Fuel economy is where you have to think logically about. For the record, I averaged 18.1 MPG.
The original concern I had with the tester was the Widebody kit. I feared that the wider width, track, and thick Pirelli P Zero tires would hamper cornering and overall handling. On one level, it did skew the turning radius of the Charger as I have to take more care on u-turns and even turning into parking lots with uneven curbing. On another level, the ride was quite firm, but not jarring. It held its own on the freeway with its extra suspension bits – including a set of Bilstein ADS shock absorbers – working to absorb various conditions.
The best part about this Charger R/T Scat Pack tester was not just the 392 and that exhaust note. It was the brakes. This Brembo set-up is attached some huge rotors – 15.4 inches up front and 13.8 inches in the rear – providing some of the most serious stops of any vehicle I’ve driven this year. Pedal feel is extremely good with quick response at the wheels.
To handle this performance is a cockpit that has not changed in years, but still feel appropriate for this specific car. It is a bit dated, but a Moparian will forgive the 10-year old basic instrument panel design – even with some recent additions. The thick-rimmed steering had fewer buttons that I’m used to – and that’s a good thing. Not everyone who drives an R/T Scat Pack would want it equipped with Adaptive Cruise Control (OK, I do!). But, you do get a set of dials and a very comprehensive information screen in the middle. You also get FCA’s superb UConnect 8.4 touchscreen and some key controls below it. The t-bar shifter has great logic, augmented by steering-wheel mounted paddles.
The front seats are supportive with some deep bolstering. There is a spot in the backrest hitting my upper back area that is the least comfortable spot for me. Otherwise, I can do longer stints in the Charger R/T Scat Pack with no fatigue. It also helps to have this upholstery scheme – black leather trim with caramel Alcantara inserts and the iconic Scat Pack bee stitched in the upper part of the back rest.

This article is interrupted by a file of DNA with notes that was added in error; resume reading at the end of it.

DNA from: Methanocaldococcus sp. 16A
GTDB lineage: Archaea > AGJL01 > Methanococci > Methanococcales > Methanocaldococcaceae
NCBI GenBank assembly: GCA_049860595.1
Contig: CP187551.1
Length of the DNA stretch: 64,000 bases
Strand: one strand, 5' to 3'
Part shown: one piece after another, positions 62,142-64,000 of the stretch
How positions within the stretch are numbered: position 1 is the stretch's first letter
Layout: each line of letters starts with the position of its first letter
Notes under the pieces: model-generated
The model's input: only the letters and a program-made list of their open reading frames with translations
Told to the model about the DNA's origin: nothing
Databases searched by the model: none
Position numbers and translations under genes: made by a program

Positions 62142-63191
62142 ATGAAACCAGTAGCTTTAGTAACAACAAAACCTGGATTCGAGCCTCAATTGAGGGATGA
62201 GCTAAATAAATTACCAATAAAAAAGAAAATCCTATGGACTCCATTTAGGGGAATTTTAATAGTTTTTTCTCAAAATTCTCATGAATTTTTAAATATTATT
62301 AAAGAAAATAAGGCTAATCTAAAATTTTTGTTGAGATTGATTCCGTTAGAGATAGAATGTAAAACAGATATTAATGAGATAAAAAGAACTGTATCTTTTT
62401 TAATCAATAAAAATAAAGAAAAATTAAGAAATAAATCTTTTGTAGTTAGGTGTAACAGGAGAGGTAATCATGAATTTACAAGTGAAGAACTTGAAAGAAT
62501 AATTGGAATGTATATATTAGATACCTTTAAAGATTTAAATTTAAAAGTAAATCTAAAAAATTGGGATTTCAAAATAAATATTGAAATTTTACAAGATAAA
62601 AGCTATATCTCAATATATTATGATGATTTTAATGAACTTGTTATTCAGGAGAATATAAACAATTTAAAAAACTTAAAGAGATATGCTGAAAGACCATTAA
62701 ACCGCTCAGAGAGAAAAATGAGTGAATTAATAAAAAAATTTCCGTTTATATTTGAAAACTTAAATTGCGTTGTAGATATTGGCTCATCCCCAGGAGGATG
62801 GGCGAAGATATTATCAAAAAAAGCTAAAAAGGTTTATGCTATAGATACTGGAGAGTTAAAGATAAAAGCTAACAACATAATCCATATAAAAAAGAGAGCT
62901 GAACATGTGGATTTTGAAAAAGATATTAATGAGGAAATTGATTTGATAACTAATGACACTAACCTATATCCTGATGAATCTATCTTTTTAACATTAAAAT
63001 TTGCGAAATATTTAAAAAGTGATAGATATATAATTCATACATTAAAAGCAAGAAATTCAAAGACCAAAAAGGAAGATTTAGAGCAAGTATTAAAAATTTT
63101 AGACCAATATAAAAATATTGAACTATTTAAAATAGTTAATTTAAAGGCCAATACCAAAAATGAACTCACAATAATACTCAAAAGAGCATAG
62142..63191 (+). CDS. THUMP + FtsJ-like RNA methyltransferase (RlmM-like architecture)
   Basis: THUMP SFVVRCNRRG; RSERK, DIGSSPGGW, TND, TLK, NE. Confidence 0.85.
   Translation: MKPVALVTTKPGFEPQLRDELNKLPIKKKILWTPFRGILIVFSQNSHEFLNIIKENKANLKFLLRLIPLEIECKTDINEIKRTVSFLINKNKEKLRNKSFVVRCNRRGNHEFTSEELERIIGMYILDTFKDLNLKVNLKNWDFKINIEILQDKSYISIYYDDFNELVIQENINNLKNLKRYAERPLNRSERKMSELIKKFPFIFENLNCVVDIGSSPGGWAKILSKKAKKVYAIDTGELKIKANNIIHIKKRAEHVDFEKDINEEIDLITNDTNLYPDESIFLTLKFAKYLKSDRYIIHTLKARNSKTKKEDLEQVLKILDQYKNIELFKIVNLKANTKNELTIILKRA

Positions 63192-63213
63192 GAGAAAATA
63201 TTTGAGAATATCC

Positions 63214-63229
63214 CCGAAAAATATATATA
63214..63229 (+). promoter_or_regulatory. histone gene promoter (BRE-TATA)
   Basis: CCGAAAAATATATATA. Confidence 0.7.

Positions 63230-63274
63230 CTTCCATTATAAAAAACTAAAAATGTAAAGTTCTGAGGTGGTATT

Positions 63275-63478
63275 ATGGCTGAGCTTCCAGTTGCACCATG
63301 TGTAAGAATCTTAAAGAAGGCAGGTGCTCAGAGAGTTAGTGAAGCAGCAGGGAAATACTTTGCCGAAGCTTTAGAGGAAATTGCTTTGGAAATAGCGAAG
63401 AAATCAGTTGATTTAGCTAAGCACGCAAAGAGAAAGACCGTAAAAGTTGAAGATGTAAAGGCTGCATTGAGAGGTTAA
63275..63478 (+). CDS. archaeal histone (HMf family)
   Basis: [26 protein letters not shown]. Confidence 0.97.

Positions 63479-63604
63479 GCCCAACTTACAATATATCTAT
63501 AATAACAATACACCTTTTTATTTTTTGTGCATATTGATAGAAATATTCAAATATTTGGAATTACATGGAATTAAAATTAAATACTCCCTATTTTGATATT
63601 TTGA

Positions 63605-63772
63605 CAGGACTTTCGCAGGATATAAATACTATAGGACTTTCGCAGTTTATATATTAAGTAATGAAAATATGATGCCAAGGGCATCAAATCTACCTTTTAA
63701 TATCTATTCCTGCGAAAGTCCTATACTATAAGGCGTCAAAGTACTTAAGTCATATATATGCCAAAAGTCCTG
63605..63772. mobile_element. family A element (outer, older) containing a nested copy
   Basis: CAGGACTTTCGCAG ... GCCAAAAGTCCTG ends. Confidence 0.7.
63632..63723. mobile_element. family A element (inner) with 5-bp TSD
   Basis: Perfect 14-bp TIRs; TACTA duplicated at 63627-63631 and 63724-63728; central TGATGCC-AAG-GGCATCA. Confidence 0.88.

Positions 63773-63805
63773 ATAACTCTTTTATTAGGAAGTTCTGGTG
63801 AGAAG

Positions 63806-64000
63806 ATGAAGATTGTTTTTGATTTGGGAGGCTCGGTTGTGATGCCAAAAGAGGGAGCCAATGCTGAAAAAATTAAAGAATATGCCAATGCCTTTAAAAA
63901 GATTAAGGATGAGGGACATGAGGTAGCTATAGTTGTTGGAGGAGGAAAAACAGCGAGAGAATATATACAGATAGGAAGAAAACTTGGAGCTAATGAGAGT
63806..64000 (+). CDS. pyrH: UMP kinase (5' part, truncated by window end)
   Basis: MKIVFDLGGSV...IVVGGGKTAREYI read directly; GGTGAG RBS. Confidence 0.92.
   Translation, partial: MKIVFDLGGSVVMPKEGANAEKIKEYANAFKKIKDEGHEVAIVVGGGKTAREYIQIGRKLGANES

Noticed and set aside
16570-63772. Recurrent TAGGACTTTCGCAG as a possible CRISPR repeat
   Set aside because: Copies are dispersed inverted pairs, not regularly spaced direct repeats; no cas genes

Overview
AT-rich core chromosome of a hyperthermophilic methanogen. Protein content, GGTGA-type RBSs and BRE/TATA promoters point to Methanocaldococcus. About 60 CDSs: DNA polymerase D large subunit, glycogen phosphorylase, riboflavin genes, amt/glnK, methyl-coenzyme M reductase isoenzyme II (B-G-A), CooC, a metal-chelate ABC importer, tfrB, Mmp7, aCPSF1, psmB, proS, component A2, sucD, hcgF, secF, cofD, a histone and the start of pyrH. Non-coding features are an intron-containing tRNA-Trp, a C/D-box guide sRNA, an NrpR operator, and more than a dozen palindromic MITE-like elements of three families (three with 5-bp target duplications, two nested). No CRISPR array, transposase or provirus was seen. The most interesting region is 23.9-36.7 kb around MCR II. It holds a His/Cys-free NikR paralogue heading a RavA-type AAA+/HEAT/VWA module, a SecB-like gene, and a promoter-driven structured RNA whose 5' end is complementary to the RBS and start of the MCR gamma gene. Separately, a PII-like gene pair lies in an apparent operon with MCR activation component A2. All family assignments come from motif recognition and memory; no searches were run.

I wished that rear seat room was a bit better behind me. Still, you can fit four averaged sized adults inside the Charger. Not to mention, the 16.5 cubic foot trunk that can swallow luggage – and, on a slightly angle, Boomer in his bag.
One thing I noticed when I see this tester and its Widebody package is how "small" the Charger actually looks with it. It is as the width replaced the length by using some optical illusion. Still the fender extensions look just right and adds to the aggressive aesthetic you expect from a Dodge Charger. Let alone any modern muscle icon.
What amazes me about this big, wide, and aggressive machine is how much it cost. The sticker on my tester came to $55,955. All of this for under $60,000?!? No wonder why they sell without shopping for one!
Moparians will never consider anything else than a Dodge Charger (or Challenger, Durango, or Jeep Grand Cherokee) with a mass of power and an assertive personality. It is why you create cars that do not require a business plan to sell to a loyal customer base.
The Dodge Charger is a charmer. The more you add to the basic package; the more it will steal your heart. And, I gave in. Once you get into anything that is powered by the SRT folks, you’re going to have a change of personality and perspective. It does not matter what your politics are, who you love, or what you look like – you cannot resist the authoritative exhaust note of a Dodge Charger with a 392 or a Hellcat underneath its bulging hood.
DISCLAIMER: Vehicle provided by Fiat Chrysler Automobiles
All photos by Randy Stern